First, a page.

Michel Bolduc said...


Thank you very much for your well illustrated examples. You might not be familiar with Loco Locass. If you are, you probably don't like them, but your point of view is in synch with a few verses form their song Engouement which is an ode to Québec's sovereignty:

"On peut être pour toutes les indépendances, j'ai tendance à penser que quand surgira la nôtre, même ceux qui se sentent pas des nôtres ne nous voyant plus à genoux seront plus que jamais chez eux, chez nous."

Snowbird said...

Michel Bolduc ,

I'm not familiar at all with Loco Locass (I'll look him up) but he sure writes superb French and the quotation is inspiring and generous . He appropriately takes the high road and reminds me of the best in both the American and the French Revolution.

Should the situation arise, I accept his invitation in advance. I was perhaps not clear enough in my previous posts : I don't think that Quebec has a problem (other than clearly marking its territory on the island of Montreal): Quebecois know who they are , and their manifest destiny is to better formalise their nationhood .

English Canada's identity is much more of a tough nut . Prince Charles' fans live in England's colonial past , but the Raj is no more , and there is no future there. At the polar opposite of quaint loyalty to the Queen is English Canada's cultural absorption by the US . Some of the posts I read in Globe and Mail forums are based on US TV programmes (e.g. Jim Kramer vs Jon Stuart on the Comedy Channel )and could just as well be written by people from Arkansas or Pennsylvania.

Outside of North America , a British Canadian like me has to get used to the pervasive perception that we are just entry-level Americans , just like Austrians are often perceived as entry-level Germans.Even the Brits tend to look down on us with benign amusement. The Cantonese from Hong Kong who came to get a non-Chinese passport in Vancouver will unabashedly tell you that they picked Canada only because it was much easier to get into than their first choice , the US.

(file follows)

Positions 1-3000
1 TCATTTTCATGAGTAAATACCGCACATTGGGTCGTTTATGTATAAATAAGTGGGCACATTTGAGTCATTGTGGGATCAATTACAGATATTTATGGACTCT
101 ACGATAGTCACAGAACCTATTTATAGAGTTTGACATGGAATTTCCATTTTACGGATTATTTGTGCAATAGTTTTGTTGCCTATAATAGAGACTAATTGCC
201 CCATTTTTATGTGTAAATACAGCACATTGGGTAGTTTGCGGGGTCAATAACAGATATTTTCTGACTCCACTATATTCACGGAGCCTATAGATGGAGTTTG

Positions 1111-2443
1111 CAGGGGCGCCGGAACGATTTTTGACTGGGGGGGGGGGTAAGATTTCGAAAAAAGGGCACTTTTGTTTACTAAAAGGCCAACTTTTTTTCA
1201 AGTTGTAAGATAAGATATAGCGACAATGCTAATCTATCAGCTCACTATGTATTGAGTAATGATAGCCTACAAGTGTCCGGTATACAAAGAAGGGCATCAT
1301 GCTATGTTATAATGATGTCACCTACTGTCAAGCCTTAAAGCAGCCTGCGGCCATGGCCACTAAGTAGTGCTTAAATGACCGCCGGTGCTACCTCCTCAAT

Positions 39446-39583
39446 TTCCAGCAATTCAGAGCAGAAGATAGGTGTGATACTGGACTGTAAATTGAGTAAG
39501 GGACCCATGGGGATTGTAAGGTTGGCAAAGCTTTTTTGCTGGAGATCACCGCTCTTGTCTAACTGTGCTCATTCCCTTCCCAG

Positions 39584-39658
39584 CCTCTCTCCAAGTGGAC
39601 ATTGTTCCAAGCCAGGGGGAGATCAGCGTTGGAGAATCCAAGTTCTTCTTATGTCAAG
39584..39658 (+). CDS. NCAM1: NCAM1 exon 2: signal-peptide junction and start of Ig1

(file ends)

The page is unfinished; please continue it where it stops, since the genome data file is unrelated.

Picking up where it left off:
Today ,English Canada stands together only because Ontario is strong and has so far decided to define itself as Canadian rather than Upper Mid-West . This may or may not last as the Western provinces grow , Ontario perhaps declines in relative weight , the political landscape in Ottawa changes , etc...

Bottom line is , I'm not at all sure that English Canada will ever get its act together . It's basically a toss-up at this stage. So, if it comes to a break-up of the country , I will obviously stay in my home town of Montréal,which I love, and I will gladly accept Laco Lass's invitation . I am one of the "Gens du Pays" Gilles Vigneault was singing about.

PS - One reason I am somewhat fixated about Montreal becoming a French-language city only is obviously not some form of cleansing against my own tribe. It is the " Fourons" issue in Belgium .

Fourons is a tiny valley stuck between Flanders , Wallonia and the Netherlands . It is sparsely populated but predominantly French-speaking and socialist-leaning. A few decades ago , a rightist government of the Wallon region decided to get rid of people who voted wrong and foisted them off to Flanders , which gladly accepted. The people of Fourons have been protesting noisily ever since , the local unilingual mayor has become a martyr at the hands of the Flemish and a hero on the French side ,etc...This stupid problem is one of the main converging reasons why many Flemish want out of Belgium.This is why I believe the slate must be very clean border-wise when it comes to discussing Quebec's place within or without Canada.

Comme to think of it , the Fourons problem is exactly , to the power 100 , the messy situation that prevailed between Greece and Turkey in the early 20th century before Atatürk. It unfortunately took a short war , but today Constantinople is Istanbul and clearly Turkish , same for the former Smyrna now Izmir .Rhodes, two miles from the Turkish mainland , is clearly Greek . On a more reassuring note ,when Slovakia seceded from the Czechs ten years ago it all took place smoothly because the borders were clean-cut.Incidentally , everybody at the time was predicting a dour future for heavy-industry Slovakia , and they are now one of the better faring countries in the EU.